It more than made fiscal sense to reflect back at them powerful females who took charge, and took little of no shit from the ineffectual men around them.

So that's one of the main factors that makes O'Sullivan's Jane such as appealing character - she's unabashed in her passion, unwavering in her love and unafraid of the ridiculously perilous situation she's decided to stick around in.

Just take a look at the way the film was marketed when first released - not as kiddie-fare, or a boy's own adventure - but as a rip-roaring spectacle with something for the whole family. 

Action, adventure, cheesecake, beefcake and bags of sex-appeal (including the legendary, long thought lost, recovered and restored nudie swim, which we won't go into here).

Having made over $2.5 million on his first outing in 1932, MGM bet the bank on this one; no quickie status like later Tarzan's, but a two-year production and development at double the $600k budget of their original.

Now, briefly, to that outfit.

By the early 30s movie attendances had dropped by a third from their heyday in the 1920s. 60 million peeps a week were catching the latest flicks, which sounds marvelous until one mentions that was a significant drop from 90 million movie-goers a week a few years previous.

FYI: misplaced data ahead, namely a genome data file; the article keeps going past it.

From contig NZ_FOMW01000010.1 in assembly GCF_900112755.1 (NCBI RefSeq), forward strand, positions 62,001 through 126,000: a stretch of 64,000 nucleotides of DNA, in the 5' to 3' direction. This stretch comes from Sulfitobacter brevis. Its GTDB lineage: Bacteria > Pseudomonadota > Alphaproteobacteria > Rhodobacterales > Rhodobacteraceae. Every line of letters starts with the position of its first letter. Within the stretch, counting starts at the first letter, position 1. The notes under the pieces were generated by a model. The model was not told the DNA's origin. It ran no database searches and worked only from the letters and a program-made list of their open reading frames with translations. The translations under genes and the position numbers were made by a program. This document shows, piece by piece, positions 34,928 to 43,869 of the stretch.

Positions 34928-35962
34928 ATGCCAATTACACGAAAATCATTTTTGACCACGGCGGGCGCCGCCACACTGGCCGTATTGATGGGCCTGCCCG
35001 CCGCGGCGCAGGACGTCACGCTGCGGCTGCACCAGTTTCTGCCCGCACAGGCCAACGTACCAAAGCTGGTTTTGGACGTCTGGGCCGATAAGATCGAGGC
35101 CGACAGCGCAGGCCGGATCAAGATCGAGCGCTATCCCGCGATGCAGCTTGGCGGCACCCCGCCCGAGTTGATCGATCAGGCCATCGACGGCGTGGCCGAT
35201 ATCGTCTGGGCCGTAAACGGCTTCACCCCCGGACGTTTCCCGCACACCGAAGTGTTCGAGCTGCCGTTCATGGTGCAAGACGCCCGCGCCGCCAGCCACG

Movies were getting the whammy from the wireless, and the novelty of talking pictures had worn off - so then as now, sex was a vital ingredient in keeping the box offices ticking over. If Tarzan was marching around in naught but a pair of flimsy fabric pants, I guess the thinking was why shouldn't Jane be stepping out up in a shammy-leather bikini? 

Lest you think this is all grievously one-sided, take a gander at the scanty state of Johnny Weissmueller's get up in the film :

Briefs that define the term, with an ever present danger that his own personal vine might spill out onto the big screen and start swinging of it's own accord. 

I hope we can agree that there's a pretty level playing field here betwixt the genders in regards to the amount of skin on show.

That was 1934 - with the film being released just before the Production Code kicked into full metal gear. 

If you need proof any further about how bluntly the genie was shoved back in the bottle, compare not just the outfits but the embraces above and below, separated by two short years and a lot more loincloth.

Now, it's eminently arguable that losing the cheese-cake costume was a leap-forward; even though the latter-day me - proud father of two brilliant young ladies - might have a hard time convincing my 14 year old counterpart of that. 

What was gained in animal skin was lost in animal nature - with the production code neutering the lusty, strong-willed and adventurous side of Jane, stripping her back to a bystander behind the stove

More of the wholesome and less of the whole, essentially.

To put it bluntly, as the decade turned MGM decreed that the public at large wanted the Tarzan's to stop the fucking and start the family - Cheetah being no substitute for a genuine son or daughter.